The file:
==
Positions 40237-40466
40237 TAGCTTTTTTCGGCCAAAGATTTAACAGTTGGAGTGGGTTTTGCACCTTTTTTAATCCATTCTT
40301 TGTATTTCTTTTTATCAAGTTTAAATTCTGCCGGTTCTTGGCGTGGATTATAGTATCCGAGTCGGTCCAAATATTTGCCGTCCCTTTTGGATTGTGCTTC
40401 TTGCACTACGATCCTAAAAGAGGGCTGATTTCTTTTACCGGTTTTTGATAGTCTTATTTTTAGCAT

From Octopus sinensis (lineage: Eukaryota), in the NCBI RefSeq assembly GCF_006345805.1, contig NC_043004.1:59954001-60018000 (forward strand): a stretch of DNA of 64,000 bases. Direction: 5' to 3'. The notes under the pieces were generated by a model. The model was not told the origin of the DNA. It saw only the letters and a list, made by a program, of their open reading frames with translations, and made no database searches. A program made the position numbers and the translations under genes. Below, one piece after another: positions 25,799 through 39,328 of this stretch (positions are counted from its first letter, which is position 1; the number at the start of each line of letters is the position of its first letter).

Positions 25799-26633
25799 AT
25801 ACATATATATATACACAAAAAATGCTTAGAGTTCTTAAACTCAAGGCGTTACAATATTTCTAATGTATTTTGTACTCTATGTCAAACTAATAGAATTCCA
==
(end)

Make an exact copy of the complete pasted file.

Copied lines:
Positions 40237-40466
40237 TAGCTTTTTTCGGCCAAAGATTTAACAGTTGGAGTGGGTTTTGCACCTTTTTTAATCCATTCTT
40301 TGTATTTCTTTTTATCAAGTTTAAATTCTGCCGGTTCTTGGCGTGGATTATAGTATCCGAGTCGGTCCAAATATTTGCCGTCCCTTTTGGATTGTGCTTC
40401 TTGCACTACGATCCTAAAAGAGGGCTGATTTCTTTTACCGGTTTTTGATAGTCTTATTTTTAGCAT

From Octopus sinensis (lineage: Eukaryota), in the NCBI RefSeq assembly GCF_006345805.1, contig NC_043004.1:59954001-60018000 (forward strand): a stretch of DNA of 64,000 bases. Direction: 5' to 3'. The notes under the pieces were generated by a model. The model was not told the origin of the DNA. It saw only the letters and a list, made by a program, of their open reading frames with translations, and made no database searches. A program made the position numbers and the translations under genes. Below, one piece after another: positions 25,799 through 39,328 of this stretch (positions are counted from its first letter, which is position 1; the number at the start of each line of letters is the position of its first letter).

Positions 25799-26633
25799 AT
25801 ACATATATATATACACAAAAAATGCTTAGAGTTCTTAAACTCAAGGCGTTACAATATTTCTAATGTATTTTGTACTCTATGTCAAACTAATAGAATTCCA